When POCC first ran into interference on the issue, the group contacted New York City Councilwoman Letitia James and Rep. Anthony Weiner, the U.S. Congressman who represents Brooklyn. James and Weiner intervened on the organization’s behalf, but it made little difference to the defiant park service officials who refused to budge. That’s too bad.
There’s a clear choice here for park officials, and it’s time for the officials to reconsider their decision. I have no doubt that thousands of black gays and lesbians will converge on the beach on Sunday, whether or not the park officials like it. We live in a free country and black people don’t need a permit just to show up at a beach. But here’s the choice. Officials can either help make this a pleasant and organized experience or turn it into a potentially disorderly and chaotic one.
It’s better for the city and the parks department to allow this event to take place under the auspices of an established non-profit organization than to have thousands of angry participants show up at the beach on Sunday. The park service can either do it right and everybody’s happy, or they can do it the wrong way and nobody’s happy. It’s their choice.
To contact park service officials, call or email
U.S. Department of the Interior
National Park Service
Superintendent, Jamaica Bay Unit
Gateway National Recreation Area
Headquarters Building 69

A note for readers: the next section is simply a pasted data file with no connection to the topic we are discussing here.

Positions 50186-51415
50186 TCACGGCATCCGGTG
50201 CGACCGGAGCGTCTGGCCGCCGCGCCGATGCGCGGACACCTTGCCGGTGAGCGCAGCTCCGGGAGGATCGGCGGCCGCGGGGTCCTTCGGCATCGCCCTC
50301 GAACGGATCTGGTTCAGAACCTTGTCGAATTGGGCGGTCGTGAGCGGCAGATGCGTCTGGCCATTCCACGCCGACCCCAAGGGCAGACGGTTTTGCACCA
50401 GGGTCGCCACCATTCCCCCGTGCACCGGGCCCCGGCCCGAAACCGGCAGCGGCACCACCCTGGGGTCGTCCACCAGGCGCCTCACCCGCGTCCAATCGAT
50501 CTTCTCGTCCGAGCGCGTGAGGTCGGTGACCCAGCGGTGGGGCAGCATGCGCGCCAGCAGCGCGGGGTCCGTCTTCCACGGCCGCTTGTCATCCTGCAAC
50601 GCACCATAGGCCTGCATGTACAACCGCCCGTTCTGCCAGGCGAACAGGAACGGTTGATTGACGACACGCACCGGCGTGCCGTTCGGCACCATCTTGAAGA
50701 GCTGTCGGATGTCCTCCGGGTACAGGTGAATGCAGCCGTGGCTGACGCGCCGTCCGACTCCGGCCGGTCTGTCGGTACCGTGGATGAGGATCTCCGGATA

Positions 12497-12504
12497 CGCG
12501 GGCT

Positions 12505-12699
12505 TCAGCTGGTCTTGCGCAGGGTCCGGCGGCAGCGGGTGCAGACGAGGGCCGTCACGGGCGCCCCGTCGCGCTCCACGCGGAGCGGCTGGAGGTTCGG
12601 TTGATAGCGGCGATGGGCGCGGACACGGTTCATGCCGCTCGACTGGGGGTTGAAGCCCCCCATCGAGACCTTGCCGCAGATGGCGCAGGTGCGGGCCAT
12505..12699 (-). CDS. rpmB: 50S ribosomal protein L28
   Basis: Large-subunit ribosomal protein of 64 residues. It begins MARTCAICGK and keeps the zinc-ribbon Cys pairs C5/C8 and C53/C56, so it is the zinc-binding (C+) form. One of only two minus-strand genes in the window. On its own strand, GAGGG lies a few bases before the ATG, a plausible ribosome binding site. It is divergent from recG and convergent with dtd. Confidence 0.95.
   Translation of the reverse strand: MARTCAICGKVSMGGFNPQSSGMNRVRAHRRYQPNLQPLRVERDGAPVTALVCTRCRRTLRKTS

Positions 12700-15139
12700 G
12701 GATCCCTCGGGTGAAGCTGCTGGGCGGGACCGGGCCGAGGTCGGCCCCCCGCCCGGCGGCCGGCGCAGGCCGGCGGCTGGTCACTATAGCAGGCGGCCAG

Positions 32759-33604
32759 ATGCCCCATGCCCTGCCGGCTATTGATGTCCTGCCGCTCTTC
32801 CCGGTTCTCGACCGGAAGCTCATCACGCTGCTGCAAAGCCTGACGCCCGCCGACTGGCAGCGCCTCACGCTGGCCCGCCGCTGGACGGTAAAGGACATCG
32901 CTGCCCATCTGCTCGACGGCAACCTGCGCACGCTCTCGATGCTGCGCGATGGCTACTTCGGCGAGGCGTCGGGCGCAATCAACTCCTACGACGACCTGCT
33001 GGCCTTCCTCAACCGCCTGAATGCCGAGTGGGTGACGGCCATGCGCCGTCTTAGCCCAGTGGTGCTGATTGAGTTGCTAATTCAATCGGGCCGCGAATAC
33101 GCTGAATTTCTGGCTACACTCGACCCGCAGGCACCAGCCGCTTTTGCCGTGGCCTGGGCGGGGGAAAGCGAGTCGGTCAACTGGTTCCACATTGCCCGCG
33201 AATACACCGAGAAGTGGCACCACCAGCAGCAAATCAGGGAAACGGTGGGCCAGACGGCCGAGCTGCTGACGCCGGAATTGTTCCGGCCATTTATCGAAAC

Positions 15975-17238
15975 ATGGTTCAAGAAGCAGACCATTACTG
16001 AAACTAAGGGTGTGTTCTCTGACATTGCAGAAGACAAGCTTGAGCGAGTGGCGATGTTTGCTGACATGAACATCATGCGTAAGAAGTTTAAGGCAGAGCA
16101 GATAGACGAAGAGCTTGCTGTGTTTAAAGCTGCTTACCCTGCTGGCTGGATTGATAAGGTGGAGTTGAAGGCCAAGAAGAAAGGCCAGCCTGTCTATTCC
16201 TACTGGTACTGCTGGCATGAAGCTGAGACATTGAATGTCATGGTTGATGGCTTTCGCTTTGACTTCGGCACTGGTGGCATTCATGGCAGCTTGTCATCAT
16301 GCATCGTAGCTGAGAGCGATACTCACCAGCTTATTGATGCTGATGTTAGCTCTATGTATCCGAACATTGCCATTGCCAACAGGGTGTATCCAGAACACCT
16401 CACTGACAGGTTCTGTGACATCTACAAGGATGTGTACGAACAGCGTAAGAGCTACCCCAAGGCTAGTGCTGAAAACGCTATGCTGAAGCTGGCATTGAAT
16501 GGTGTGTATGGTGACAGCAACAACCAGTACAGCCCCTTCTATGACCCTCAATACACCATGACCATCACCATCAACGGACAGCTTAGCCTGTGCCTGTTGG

Floyd Bennett Field
Brooklyn, NY 11234
(718) 338-3799 phone
(718) 354-4605 fax
Public Affairs Office
210 New York Avenue
Staten Island, NY 10305
Gateway National Recreation Area, Headquarters Building 69
Billy Garrett, Gate Park Manager
Barry Sullivan, Gateway General Superintendent
Statement by People of Color in Crisis (POCC)
August 1, 2006
Dear Elected Officials and Colleagues,
Unfortunately People of Color in Crisis (POCC) has received very disturbing news regarding the Pride in the City Beach Event, to be held on August 6, 2006. I have been negotiating with Jacob Riis Beach officials for the past couple of months around a park permit for our event. Beach officials have not been negotiating in good faith.
The letter you are being faxed is a rejection letter we received today to our park permit application from Gateway National Park. Congressman Weiner negotiated a permit with the beach officials which allowed attendance of 1,500 participants along with HIV testing and having a sound system and stage. Subsequently, we receive a letter stating requirements contrary to the agreement with Congressman Weiner.
Your voice and support is very crucial for obtaining this permit. At the park and beach events, we do our major HIV testing. Particularly, at the beach, we are able to reach out to test Black gay men, who are our target population. The area of the beach where we have been holding our event for the past five years predominantly consists of members from the LGBT community especially Black gay men.